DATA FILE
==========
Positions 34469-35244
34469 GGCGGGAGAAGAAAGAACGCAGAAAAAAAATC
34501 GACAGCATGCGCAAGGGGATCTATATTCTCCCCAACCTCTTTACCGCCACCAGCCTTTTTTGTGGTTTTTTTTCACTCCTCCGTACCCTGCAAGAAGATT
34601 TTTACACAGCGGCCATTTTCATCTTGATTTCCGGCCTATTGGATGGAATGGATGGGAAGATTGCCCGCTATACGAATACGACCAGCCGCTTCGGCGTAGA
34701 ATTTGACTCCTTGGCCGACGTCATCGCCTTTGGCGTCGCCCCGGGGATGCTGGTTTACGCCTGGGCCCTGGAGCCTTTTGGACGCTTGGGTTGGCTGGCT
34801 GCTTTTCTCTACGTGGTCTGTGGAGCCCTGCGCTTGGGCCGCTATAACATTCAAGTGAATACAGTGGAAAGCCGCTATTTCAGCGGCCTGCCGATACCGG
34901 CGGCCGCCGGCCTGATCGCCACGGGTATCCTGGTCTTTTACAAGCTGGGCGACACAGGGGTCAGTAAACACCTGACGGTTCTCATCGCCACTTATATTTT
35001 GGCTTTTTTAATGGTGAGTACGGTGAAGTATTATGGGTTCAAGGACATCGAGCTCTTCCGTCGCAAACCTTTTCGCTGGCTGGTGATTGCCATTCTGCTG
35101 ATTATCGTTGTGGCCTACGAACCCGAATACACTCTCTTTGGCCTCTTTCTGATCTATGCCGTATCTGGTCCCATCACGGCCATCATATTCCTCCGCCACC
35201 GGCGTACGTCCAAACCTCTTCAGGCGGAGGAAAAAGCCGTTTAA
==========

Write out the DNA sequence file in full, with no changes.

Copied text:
Positions 34469-35244
34469 GGCGGGAGAAGAAAGAACGCAGAAAAAAAATC
34501 GACAGCATGCGCAAGGGGATCTATATTCTCCCCAACCTCTTTACCGCCACCAGCCTTTTTTGTGGTTTTTTTTCACTCCTCCGTACCCTGCAAGAAGATT
34601 TTTACACAGCGGCCATTTTCATCTTGATTTCCGGCCTATTGGATGGAATGGATGGGAAGATTGCCCGCTATACGAATACGACCAGCCGCTTCGGCGTAGA
34701 ATTTGACTCCTTGGCCGACGTCATCGCCTTTGGCGTCGCCCCGGGGATGCTGGTTTACGCCTGGGCCCTGGAGCCTTTTGGACGCTTGGGTTGGCTGGCT
34801 GCTTTTCTCTACGTGGTCTGTGGAGCCCTGCGCTTGGGCCGCTATAACATTCAAGTGAATACAGTGGAAAGCCGCTATTTCAGCGGCCTGCCGATACCGG
34901 CGGCCGCCGGCCTGATCGCCACGGGTATCCTGGTCTTTTACAAGCTGGGCGACACAGGGGTCAGTAAACACCTGACGGTTCTCATCGCCACTTATATTTT
35001 GGCTTTTTTAATGGTGAGTACGGTGAAGTATTATGGGTTCAAGGACATCGAGCTCTTCCGTCGCAAACCTTTTCGCTGGCTGGTGATTGCCATTCTGCTG
35101 ATTATCGTTGTGGCCTACGAACCCGAATACACTCTCTTTGGCCTCTTTCTGATCTATGCCGTATCTGGTCCCATCACGGCCATCATATTCCTCCGCCACC
35201 GGCGTACGTCCAAACCTCTTCAGGCGGAGGAAAAAGCCGTTTAA